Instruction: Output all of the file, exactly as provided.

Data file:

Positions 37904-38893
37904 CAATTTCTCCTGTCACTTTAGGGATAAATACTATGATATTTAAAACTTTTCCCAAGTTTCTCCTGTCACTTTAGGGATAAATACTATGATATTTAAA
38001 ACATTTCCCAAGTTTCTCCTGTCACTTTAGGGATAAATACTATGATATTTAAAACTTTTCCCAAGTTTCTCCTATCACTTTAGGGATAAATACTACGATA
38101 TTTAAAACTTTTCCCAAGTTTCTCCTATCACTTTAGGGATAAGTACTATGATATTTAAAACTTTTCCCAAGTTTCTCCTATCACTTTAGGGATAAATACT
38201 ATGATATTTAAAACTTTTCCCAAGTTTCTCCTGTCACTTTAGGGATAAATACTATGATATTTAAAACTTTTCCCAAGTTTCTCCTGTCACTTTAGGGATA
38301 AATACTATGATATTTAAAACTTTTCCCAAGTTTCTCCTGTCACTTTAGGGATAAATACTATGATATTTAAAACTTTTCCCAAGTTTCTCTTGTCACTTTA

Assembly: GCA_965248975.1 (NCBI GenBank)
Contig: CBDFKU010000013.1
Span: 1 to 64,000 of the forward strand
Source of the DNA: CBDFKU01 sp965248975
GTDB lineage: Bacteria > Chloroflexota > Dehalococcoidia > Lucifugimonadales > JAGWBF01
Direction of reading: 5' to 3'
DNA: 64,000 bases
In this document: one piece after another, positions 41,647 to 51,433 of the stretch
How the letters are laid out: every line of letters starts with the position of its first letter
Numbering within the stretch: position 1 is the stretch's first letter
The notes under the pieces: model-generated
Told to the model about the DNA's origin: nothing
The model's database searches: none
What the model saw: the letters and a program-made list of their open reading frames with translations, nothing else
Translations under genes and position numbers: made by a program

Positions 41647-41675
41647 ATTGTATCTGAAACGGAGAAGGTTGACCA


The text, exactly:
Positions 37904-38893
37904 CAATTTCTCCTGTCACTTTAGGGATAAATACTATGATATTTAAAACTTTTCCCAAGTTTCTCCTGTCACTTTAGGGATAAATACTATGATATTTAAA
38001 ACATTTCCCAAGTTTCTCCTGTCACTTTAGGGATAAATACTATGATATTTAAAACTTTTCCCAAGTTTCTCCTATCACTTTAGGGATAAATACTACGATA
38101 TTTAAAACTTTTCCCAAGTTTCTCCTATCACTTTAGGGATAAGTACTATGATATTTAAAACTTTTCCCAAGTTTCTCCTATCACTTTAGGGATAAATACT
38201 ATGATATTTAAAACTTTTCCCAAGTTTCTCCTGTCACTTTAGGGATAAATACTATGATATTTAAAACTTTTCCCAAGTTTCTCCTGTCACTTTAGGGATA
38301 AATACTATGATATTTAAAACTTTTCCCAAGTTTCTCCTGTCACTTTAGGGATAAATACTATGATATTTAAAACTTTTCCCAAGTTTCTCTTGTCACTTTA

Assembly: GCA_965248975.1 (NCBI GenBank)
Contig: CBDFKU010000013.1
Span: 1 to 64,000 of the forward strand
Source of the DNA: CBDFKU01 sp965248975
GTDB lineage: Bacteria > Chloroflexota > Dehalococcoidia > Lucifugimonadales > JAGWBF01
Direction of reading: 5' to 3'
DNA: 64,000 bases
In this document: one piece after another, positions 41,647 to 51,433 of the stretch
How the letters are laid out: every line of letters starts with the position of its first letter
Numbering within the stretch: position 1 is the stretch's first letter
The notes under the pieces: model-generated
Told to the model about the DNA's origin: nothing
The model's database searches: none
What the model saw: the letters and a program-made list of their open reading frames with translations, nothing else
Translations under genes and position numbers: made by a program

Positions 41647-41675
41647 ATTGTATCTGAAACGGAGAAGGTTGACCA